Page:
One of my distracted–I’m right in the middle of a huge, consuming project–paranoid ramblings right after Katrina (I think the day after, but I’ve really been in a bubble), was that the aftermath of the hurricane, the estimated months of cleanup and years of rebuilding, would result in a diaspora of poorer New Orleans residents (a city whose population was 2/3 black and we don’t have to guess in which direction of the income scale they’re skewed). Now I see this editorial, from Black Commentator, which seems to very much agree with me.
My basic premise was, no one wants to put their life on hold for months or years. The poor especially can’t afford to wait around for a job or place to live to rematerialize. Renters and those without insurance will have no reason to return. Even middle-class property owners of the former city of New Orleans will find returning difficult when they learn that no one will sell them and their employers flood insurance for the next go around. Heck, we had a few cases of mold in Texas and couldn’t buy homeowners insurance for two years.
And the simple truth is, many people have already left. People are still leaving. Getting people out is, rightly, the focus of the “relief” effort at present. If they can’t go back for months or years, they’ll very quickly begin to build new lives in new places. They’ll get jobs, sign leases, put their kids in school. Even if they had the means to return, which many will not, what would be the draw? I don’t believe the average person is that sentimental, and practical limitations will dictate staying put (just as it did for the thousands who stayed in the path of the hurricane against all advice).
But I’m not saying New Orleans is finished. I’m saying a lot of people have left and won’t be returning. What this will probably mean is the availability of a lot of cheap real estate. I think developers, corporations and speculators will come in and snap it up. Once you have those kinds of deep pockets involved, they’ll apply serious pressure to get the levy and pumping situation straightened out for the long haul. So New Orleans will ultimately be a safer, newer city. But my questions echo Mr. Ford’s–what kind of city will New New Orleans be, and who will live there?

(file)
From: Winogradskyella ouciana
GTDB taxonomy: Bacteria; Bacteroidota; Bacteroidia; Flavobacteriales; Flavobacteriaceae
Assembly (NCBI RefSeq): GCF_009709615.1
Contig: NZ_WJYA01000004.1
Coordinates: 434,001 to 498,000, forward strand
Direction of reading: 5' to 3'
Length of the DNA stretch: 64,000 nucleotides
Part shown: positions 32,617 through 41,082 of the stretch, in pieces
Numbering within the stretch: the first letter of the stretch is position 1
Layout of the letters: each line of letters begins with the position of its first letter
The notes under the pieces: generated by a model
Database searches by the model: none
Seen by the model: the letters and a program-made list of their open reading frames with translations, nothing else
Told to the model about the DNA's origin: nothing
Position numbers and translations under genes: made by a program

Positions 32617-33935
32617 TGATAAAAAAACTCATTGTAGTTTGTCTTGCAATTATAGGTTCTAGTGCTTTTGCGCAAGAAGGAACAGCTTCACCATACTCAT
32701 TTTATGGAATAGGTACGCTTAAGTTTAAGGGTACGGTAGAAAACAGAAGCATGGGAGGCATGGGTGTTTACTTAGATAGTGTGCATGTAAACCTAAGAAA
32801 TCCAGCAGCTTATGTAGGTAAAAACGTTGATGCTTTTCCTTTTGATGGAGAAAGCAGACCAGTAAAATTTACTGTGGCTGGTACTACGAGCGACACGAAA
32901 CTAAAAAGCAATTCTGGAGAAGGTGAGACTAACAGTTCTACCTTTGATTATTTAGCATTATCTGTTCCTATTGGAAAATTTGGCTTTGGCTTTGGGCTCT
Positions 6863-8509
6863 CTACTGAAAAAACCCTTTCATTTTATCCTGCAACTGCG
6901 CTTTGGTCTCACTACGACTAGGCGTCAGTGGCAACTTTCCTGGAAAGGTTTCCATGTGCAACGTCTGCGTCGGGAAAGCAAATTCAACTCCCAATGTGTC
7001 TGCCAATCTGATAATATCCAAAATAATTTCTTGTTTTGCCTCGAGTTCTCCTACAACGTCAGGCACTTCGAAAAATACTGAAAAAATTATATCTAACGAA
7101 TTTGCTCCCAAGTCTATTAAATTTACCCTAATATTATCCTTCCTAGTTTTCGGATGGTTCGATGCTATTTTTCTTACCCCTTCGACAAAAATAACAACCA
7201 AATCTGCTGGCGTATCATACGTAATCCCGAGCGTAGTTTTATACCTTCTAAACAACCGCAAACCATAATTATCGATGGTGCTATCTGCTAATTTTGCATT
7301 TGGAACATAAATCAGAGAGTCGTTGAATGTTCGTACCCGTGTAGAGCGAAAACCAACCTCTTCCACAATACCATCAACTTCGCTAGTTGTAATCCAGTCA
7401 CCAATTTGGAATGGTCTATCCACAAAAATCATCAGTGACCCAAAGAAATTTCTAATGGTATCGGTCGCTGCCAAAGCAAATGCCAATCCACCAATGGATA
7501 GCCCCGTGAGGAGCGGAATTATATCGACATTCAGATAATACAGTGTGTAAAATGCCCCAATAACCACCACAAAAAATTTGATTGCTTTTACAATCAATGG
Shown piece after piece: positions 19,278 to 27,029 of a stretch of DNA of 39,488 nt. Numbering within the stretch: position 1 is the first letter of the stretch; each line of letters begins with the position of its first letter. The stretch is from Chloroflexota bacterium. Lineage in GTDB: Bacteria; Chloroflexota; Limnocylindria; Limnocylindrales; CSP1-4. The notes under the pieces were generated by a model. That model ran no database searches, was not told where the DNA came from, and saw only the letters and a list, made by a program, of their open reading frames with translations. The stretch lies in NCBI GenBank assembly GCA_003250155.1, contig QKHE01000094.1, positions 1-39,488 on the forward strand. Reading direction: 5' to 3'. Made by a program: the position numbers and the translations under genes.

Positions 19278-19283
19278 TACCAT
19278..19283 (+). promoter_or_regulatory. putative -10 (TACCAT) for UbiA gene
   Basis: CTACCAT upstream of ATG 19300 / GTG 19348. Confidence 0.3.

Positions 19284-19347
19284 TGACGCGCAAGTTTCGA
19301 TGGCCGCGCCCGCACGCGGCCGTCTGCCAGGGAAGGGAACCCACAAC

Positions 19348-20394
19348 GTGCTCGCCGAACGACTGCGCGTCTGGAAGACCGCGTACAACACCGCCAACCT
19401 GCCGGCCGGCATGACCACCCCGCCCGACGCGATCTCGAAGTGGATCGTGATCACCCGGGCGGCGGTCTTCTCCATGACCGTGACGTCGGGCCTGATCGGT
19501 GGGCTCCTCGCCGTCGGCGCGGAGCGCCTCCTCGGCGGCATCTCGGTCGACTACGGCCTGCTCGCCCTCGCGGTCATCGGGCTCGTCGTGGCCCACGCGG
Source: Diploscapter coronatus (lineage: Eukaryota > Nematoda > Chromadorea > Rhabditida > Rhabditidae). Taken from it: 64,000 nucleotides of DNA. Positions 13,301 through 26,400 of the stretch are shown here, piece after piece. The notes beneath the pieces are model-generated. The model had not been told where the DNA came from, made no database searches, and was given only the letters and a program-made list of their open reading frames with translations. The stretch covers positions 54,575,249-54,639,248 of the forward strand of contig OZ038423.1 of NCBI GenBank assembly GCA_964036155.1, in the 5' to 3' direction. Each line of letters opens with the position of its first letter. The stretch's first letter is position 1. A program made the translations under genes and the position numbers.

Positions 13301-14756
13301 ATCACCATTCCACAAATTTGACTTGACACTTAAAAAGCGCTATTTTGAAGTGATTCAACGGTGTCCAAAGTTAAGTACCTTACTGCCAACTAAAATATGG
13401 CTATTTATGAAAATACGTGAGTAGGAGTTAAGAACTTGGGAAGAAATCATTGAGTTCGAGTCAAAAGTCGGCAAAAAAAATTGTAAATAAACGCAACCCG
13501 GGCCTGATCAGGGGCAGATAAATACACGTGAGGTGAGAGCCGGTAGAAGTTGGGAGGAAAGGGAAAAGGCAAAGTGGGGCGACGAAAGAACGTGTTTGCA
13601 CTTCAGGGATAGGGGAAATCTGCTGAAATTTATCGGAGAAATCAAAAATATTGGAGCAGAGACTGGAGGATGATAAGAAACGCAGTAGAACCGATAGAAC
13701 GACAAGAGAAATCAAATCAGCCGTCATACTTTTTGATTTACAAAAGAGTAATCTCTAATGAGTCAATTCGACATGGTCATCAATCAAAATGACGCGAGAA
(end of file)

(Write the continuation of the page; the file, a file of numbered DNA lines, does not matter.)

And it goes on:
5 thoughts on “The Next Black Diaspora?”
I was listening to NPR yesterday morning and they were actually interviewing refugees being housed in the Astrodome, and the overwhelming majority is, as you and this article say, planning to stay. There’s intense competition for menial labor. For instance, one man had the upper hand in an application for a hiring Burger King simply because one of the things he managed to take with him from New Orleans was his McDonald’s uniform shirt (which is the closest thing any of these people currently have to a job recommendation). So yes, what will this new New Orleans look like, but also, how are all these other cities going to absorb even more poor? According to Rick Perry, hospitably, but in reality there’s going to be some interesting sociological changes happening. We don’t often have refugees from this country in this country. One Nation Under God…we’ll see.